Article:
Germany paid Holocaust reparations. Will the U.S. do the same for slavery? By Susan Neiman / LATimes

Born as a white girl in the segregated South, I’ve spent most of my adulthood as a Jewish woman in Berlin. This double perspective has fueled my resolve to explore America’s fraught relationship with its history. It is easy to point to the differences between the Holocaust and the enslavement and abuse of millions of Africans. When examining possible responses to these crimes, however, striking similarities emerge. This became especially clear during the congressional debate on HR 40, federal legislation that would set up a commission to consider what reparations are owed to African Americans today. Read more

Why we must talk about the Asian-American story, too. By Brando Simeo Starkey / The Undefeated

Go back to China!” That ugly exclamation rattled the ears of editor Michael Luo who, with family and friends in tow, headed to get lunch at a nearby Korean restaurant on the Upper East Side streets of Manhattan last month. Luo wrote an open letter in the New York Times to the white woman who roared it, telling her how such verbal daggers sever Asian-Americans from their citizenship. “Maybe you don’t know this,” he penned, “but the insults you hurled at my family get to the heart of the Asian-American experience. Read more

With Its Nuanced Portrayal of Asian American Life, ‘The Farewell’ Shines. By Kristen Yoonsoo Kim / The Nation

The fact that films about Asian Americans still feel rare and revelatory is a reflection of Hollywood’s lumbering progress. The Farewell—writer-director Lulu Wang’s sophomore feature—also stars a mostly Asian ensemble and arrives in much quieter form during today’s nascent resurgence in Asian American cinema. Read more

Mellody Hobson of Ariel Investments: ‘Capitalism Needs to Work for Everyone.’ By David Gelles / NYT

Mellody Hobson was raised by a single mother and endured economic hardship as a child. The phone was shut off. The car was repossessed. Her family was evicted. Today, Ms. Hobson is one of the most senior black women in finance. She serves on the boards of JPMorgan Chase and Starbucks, and this month was named co-chief executive of Ariel Investments, the largest minority-owned investment firm. When not shepherding Ariel, which manages some $13 billion, she is engaged in her board work and spending time with her husband, the filmmaker and “Star Wars” creator George Lucas. Read more

The History Behind the Supreme Court Showdown Over Tribal Land Is Bloody and Violent. For Rebecca Nagle, It’s Also Personal. By Delilah Friedler / Mother Jones

“The Supreme Court case no one is talking about” began with a murder. It could end with 43 percent of Oklahoma’s land being returned to tribal governments. In a way Carpenter v. Murphy encapsulates the larger history of Native dispossession—a story of bloody violence dissolving into lawsuits and hearings. The great accomplishment of This Land, the podcast about the case hosted by charismatic Cherokee journalist Rebecca Nagle, is that it never loses sight of the human lives at stake in the dry legalese of today’s tribal relations. Read more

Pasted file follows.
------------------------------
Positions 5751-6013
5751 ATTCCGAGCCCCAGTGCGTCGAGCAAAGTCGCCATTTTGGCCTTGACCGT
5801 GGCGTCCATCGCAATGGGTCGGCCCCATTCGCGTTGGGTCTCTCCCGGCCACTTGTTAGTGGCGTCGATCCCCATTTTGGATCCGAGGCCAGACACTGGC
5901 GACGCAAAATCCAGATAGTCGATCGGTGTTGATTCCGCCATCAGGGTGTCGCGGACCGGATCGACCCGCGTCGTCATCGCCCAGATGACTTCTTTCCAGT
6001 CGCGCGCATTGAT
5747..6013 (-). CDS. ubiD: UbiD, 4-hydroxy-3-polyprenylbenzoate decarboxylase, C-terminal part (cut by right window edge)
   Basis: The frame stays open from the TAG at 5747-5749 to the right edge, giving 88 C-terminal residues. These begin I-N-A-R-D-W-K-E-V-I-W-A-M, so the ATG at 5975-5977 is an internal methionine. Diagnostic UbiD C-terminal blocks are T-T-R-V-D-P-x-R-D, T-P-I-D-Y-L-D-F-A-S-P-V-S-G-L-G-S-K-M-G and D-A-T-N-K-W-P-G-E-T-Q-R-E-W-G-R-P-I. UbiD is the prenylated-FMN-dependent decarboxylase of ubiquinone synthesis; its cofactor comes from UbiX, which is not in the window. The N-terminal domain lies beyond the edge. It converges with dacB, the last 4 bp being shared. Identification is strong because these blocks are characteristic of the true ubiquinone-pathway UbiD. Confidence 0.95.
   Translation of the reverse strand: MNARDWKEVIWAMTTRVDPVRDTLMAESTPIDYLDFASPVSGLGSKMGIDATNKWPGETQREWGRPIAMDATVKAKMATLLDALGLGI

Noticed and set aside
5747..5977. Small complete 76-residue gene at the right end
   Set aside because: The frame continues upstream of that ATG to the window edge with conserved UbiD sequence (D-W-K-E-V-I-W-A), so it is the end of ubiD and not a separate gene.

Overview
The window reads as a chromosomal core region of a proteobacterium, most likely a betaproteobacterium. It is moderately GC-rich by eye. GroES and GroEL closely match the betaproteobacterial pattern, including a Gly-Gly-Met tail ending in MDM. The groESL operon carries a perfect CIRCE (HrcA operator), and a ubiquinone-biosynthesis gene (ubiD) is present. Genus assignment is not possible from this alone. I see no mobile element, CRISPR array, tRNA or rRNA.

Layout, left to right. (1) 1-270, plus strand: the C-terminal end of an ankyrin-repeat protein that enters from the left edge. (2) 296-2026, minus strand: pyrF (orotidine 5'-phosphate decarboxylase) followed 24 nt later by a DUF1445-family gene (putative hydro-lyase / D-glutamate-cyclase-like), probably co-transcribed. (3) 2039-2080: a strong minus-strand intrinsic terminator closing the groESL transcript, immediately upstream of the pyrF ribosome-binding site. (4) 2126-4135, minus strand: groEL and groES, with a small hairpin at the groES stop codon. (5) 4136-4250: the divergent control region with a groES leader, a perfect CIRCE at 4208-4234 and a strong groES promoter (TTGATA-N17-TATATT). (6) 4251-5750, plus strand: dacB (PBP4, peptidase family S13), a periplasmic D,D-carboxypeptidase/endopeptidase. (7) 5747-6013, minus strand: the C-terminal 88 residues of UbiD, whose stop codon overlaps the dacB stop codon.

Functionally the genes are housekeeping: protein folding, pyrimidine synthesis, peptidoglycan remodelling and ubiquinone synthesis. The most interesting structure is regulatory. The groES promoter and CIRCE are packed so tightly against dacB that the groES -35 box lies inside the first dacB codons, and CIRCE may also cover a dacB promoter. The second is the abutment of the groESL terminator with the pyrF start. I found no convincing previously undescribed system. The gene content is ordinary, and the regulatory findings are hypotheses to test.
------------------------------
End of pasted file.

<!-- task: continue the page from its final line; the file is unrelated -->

The Racist History of Tipping. By Rev. Dr. William J. Barber II / Politico

This week, the House of Representatives will have a chance to end a pernicious legacy of slavery. Lawmakers will vote on the Raise the Wage Act, which would boost the minimum wage across the country to $15 an hour by 2024. This would be a crucial step toward the first federal minimum wage increase in more than a decade. There’s another provision in the legislation—eliminating the subminimum tipped wage—that corrects a wrong that goes much further back than the previous federal minimum wage increase. For workers regularly making more than $30 a month in tips, employers can currently pay as little as $2.13 an hour. That subminimum wage has been frozen at this level for decades. Read more

16 Black Chefs Changing Food in America. By John Eligon and Julia Moskin / NYT

When Ashleigh Shanti, 29, journeyed across the country on a six-month sabbatical last year, she decided that her next step as a chef needed to fulfill a critical desire: cooking food that celebrated her heritage as a black woman from the South and rebuffed assumptions about what that food could be. Read more

‘I want my father in the Hall of Fame’: Curt Flood’s heroic legacy. By William C. Rhoden / The Undefeated

I want my father in the Hall of Fame because I understand that that institution houses the history; he is an important part of that history.” — Shelly Flood  The 2019 Baseball Hall of Fame induction ceremony will take place Sunday in Cooperstown, New York. Once again, Curt Flood, author of the most heroic individual acts of resistance in modern Major League Baseball history, will be excluded. Read more

Visit our home page for more articles. And at the top of this page register your email to receive notification of new editions of Race Inquiry Digest.  Click here for earlier Digests.